True ownership needs provable on-chain assets

tl;dr: for true ownership in blockchain games, the assets and the state must be on-chain.

There is a thriving online game industry where game assets can be traded for real world money. Some people even make a living from buying, selling, and collecting these assets. All of that is despite the fact that the players never truly own those assets.

In-game digital assets are owned by the development companies. Players are essentially trading access to particular sprites but never truly owner the items.

Blockchain gaming could be different. In-game assets could exist on-chain with a provably claim to ownership. For blockchain technology to be most effective in gaming, it is not enough to simply associating game items with tokens. I think this concept of provable ownership is also true for many use cases beyond gaming.

In this article, I will outline why the game state must be on-chain in order to enable true ownership. Anything less is not good enough!

Previous posts in this series

Feel free to skip this recap section!

This piece is the fifth post in a series of related articles on blockchain gaming.

In these pieces I argue that interoperability between blockchains will allow for interesting and advanced cross-game / cross-chain interactions. For this to be a reality I think the game state should exist on-chain.

The governance of these games should be on-chain and will probably require some sort of DAO to aid development costs. Also, in order to incentivise decentralised hosting, the nodes in the network should receive a reward.

Old Model — Glorious games of days long past

In the opening paragraphs of this post I outlined the old model of ownership for online games. The assets found in online games are owned by the development companies. These assets include:

Consider the amount of time players have spent while grinding out skill levels. Gah! I remember spending months grinding in the classic days of Runescape. Despite spending too much time leveling up my character or collecting rare items in online games, I never truly owned those assets.

RuneScape classic. Those were fun times. (source)

Players are essentially trading access to particular sprites but never the true ownership of the items. The development company behind Runescape have forbidden the trading of game characters and items for real money. Some of the items that players have collected are worth thousands of dollars that, in theory, can’t ever be sold. This does not feel ‘right’ to me.

Why should we allow asset trading?

By allowing players to trade their assets for money, they are trading the time they spent acquiring the items for money that can be spent elsewhere.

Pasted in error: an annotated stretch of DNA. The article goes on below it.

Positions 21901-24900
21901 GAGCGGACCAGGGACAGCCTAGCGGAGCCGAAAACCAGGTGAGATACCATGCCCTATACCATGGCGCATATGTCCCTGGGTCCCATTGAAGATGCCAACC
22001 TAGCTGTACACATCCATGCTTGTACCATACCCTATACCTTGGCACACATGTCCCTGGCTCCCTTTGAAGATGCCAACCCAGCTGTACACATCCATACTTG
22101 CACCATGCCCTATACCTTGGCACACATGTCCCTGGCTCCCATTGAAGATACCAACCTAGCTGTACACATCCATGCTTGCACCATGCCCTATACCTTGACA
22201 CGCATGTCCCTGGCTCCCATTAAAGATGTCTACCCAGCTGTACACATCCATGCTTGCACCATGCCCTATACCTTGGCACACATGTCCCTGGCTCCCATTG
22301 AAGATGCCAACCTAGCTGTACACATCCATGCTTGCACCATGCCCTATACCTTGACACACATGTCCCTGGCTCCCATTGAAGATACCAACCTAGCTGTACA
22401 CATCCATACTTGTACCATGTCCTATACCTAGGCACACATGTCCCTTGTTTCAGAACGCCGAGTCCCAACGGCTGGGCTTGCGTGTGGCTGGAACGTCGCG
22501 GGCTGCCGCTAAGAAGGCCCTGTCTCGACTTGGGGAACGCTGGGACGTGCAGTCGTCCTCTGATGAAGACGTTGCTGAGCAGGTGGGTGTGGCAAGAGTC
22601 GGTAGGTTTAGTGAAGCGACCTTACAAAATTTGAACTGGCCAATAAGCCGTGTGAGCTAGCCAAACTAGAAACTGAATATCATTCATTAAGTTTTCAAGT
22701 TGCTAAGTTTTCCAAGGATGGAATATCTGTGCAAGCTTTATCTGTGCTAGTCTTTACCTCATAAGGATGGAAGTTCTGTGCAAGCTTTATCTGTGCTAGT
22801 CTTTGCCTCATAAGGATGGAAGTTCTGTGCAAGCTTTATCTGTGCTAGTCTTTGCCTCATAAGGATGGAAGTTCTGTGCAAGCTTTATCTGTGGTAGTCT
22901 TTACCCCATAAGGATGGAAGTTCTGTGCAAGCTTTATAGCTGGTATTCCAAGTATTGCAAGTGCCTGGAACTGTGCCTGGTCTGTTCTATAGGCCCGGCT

Monetary Release — Once we eventually get bored of a game we should be allowed to leave with our money / time spent. Should we need to reclaim our money spent in order to pay for something important in life, then we should have that option.

Closing the gap — New players who join a mature game will be at a huge disadvantage to the old school players. While it is naturally right that long-time players are stronger; communities have difficulty in sustaining themselves if new players are too far away from the top players. They will never be able to play together. Allowing item trading can help to close the gap. I will note that games like World of Warcraft have level skipping which also helps.

Indie Game Development — Perhaps a less well-known angle to allow for item trading, but allowing players to buy and sell items can help to attract funding at an early stage of development.

This was part of the reason that players pledged thousands of dollars for the indie game Shroud of the Avatar. There was a notion of ownership and being able to game items for real money once the game had launched. Early backers took the risk that their items would be worth more in the future.

SotA raised almost $2 million on kickstarter.

Ownership — Shouldn’t the items simple be ours if we pay for them? Regardless of the reasons for buying or selling, we should have the freedom to do so.

The major problem of these legacy games is that developers can eventually ban item trading, or should the development company shut down then all the items and their value will disappear!

New Model — Our exciting blockchain future

The future of online gaming must make full use of blockchain technology in order to overcome these problems. However, for blockchain technology to provide a notion of true ownership the gaming assets must exist on-chain. It should not be possible to sell the items without selling the on-chain token.